CIO/Chief Digital Officer/Chief Innovation Officer
The Chief Innovation Officer (CIO) is like a CTO, but typically employed by a company that would not normally be considered a “tech company”. The goal of the CIO is to reshape the company into one that consumers perceive as tech-savvy and innovative: To show the world what the future of the industry looks like, no matter what that industry is. For example, a home remodeling superstore chain might have a CIO responsible for partnering with tech companies to build a mixed reality app to show shoppers what a specific couch or wall color would look like in their living room, or using blockchains and cryptocurrencies to enhance the security and efficiency of supply chain logistics.
Not to be confused with a Chief Information Officer (CIO), a title which is typically used in companies who are even more detached from technology, interested about as far as it aids their core operations. Unlike a Chief Innovation Officer, A Chief Information Officer is more likely to be leading tech integration and data migration projects than building new apps and trying to figure out how a company can disrupt itself from the inside. There are Chief Information Officers who act more like Chief Innovation Officers, but in my opinion, they should use the appropriate title.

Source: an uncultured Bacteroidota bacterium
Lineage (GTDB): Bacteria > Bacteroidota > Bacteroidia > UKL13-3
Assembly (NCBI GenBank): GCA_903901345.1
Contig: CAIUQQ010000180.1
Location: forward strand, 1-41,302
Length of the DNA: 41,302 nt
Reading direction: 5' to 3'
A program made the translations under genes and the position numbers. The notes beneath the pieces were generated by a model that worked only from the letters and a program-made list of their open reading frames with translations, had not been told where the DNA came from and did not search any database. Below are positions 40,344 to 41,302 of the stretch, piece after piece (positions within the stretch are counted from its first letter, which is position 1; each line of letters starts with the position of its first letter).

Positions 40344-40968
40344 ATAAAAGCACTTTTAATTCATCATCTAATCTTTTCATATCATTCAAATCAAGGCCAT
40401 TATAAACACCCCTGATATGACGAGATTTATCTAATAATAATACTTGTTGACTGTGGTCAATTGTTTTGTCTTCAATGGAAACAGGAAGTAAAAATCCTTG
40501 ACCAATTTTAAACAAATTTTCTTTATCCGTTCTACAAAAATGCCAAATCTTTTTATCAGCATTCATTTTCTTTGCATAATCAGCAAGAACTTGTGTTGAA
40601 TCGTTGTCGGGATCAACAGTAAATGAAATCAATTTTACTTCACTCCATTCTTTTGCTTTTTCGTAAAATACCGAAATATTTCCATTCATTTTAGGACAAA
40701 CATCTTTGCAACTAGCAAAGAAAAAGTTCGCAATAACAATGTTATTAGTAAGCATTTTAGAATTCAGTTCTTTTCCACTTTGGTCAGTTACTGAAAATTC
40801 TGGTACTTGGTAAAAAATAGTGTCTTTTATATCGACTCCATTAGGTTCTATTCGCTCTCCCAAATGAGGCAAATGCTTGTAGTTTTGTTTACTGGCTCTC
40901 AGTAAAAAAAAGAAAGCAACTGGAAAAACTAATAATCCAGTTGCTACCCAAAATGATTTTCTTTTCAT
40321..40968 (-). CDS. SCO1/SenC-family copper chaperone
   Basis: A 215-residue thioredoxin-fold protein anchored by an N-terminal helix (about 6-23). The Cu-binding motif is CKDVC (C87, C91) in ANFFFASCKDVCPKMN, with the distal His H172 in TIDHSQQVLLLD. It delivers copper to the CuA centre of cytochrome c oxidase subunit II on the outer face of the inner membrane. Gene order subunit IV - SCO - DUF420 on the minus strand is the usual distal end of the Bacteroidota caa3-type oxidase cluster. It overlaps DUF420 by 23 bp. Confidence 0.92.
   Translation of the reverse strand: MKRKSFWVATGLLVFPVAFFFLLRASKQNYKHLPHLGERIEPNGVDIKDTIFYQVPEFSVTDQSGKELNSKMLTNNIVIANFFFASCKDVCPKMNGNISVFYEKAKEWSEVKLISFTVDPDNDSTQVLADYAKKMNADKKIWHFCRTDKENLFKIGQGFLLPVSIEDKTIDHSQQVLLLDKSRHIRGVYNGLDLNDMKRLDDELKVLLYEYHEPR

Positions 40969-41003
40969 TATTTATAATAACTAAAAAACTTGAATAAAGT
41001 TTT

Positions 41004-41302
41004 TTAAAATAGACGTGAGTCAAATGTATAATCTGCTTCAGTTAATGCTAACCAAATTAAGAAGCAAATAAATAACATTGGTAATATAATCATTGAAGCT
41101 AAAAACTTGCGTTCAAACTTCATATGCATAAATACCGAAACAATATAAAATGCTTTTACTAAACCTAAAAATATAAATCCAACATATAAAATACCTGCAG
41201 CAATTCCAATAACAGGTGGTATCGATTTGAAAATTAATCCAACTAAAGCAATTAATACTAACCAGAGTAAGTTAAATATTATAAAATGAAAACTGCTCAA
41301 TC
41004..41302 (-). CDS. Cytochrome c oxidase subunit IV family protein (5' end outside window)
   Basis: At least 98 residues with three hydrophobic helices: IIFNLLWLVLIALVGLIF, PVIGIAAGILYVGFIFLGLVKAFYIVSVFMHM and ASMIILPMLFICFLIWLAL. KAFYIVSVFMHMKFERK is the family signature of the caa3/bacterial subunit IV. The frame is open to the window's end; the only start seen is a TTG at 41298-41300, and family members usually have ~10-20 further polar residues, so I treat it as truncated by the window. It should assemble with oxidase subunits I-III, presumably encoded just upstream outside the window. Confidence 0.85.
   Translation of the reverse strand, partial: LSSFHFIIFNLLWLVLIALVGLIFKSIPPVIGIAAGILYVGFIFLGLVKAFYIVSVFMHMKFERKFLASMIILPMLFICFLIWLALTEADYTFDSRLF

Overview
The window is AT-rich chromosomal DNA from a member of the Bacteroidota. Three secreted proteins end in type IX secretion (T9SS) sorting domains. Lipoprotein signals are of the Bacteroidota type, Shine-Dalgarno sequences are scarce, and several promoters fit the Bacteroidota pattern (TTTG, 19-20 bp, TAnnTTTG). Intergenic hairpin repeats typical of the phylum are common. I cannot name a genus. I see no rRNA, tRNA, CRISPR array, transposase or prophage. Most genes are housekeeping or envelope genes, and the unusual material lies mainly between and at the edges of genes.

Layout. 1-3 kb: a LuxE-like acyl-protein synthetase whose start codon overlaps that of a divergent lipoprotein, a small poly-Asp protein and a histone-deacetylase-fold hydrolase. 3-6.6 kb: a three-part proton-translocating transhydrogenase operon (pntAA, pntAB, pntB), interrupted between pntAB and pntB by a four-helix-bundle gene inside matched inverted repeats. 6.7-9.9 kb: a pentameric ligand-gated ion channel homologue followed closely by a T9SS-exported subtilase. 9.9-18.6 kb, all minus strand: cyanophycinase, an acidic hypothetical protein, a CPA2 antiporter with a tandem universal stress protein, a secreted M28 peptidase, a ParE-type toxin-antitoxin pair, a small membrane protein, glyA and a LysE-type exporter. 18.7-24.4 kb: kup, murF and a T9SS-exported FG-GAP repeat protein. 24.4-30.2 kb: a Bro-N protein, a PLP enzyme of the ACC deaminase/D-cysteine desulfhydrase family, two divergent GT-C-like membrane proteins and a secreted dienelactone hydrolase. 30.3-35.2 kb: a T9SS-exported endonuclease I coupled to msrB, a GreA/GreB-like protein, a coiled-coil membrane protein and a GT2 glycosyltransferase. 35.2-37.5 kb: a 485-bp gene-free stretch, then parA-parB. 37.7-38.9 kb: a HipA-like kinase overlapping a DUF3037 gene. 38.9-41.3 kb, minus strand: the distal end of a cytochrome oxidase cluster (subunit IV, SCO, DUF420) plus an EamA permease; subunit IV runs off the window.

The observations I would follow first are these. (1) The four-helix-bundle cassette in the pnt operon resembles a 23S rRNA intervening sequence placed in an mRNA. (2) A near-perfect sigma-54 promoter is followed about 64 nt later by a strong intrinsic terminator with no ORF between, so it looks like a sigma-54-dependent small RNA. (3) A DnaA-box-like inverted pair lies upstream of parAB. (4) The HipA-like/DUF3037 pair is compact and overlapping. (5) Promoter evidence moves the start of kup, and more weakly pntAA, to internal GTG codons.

Most tech-native companies (app developers, etc) don’t have either kind of CIO. Instead, those responsibilities fall to the CTO and VP of Engineering.
VP of Engineering/Director of Engineering
While CTOs often face outward, the VP of Engineering often faces inward. A VP of Engineering is frequently responsible for building the engineering team and establishing the engineering culture and operations. The CTO might tell the engineering team what needs to get done on the grand scale, e.g., “be the leading innovator in human/computer interaction”. The VP of Engineering helps foster a culture that manages the “how”. The best VPs of Engineering at first come across as somebody who’s there to help the team work efficiently, and then they almost disappear. Developers on the team collaborate well, mentor each other, communicate effectively, and they think, “Hey, we’re a great team. We work really well together!” and maybe they think that’s all a lucky accident.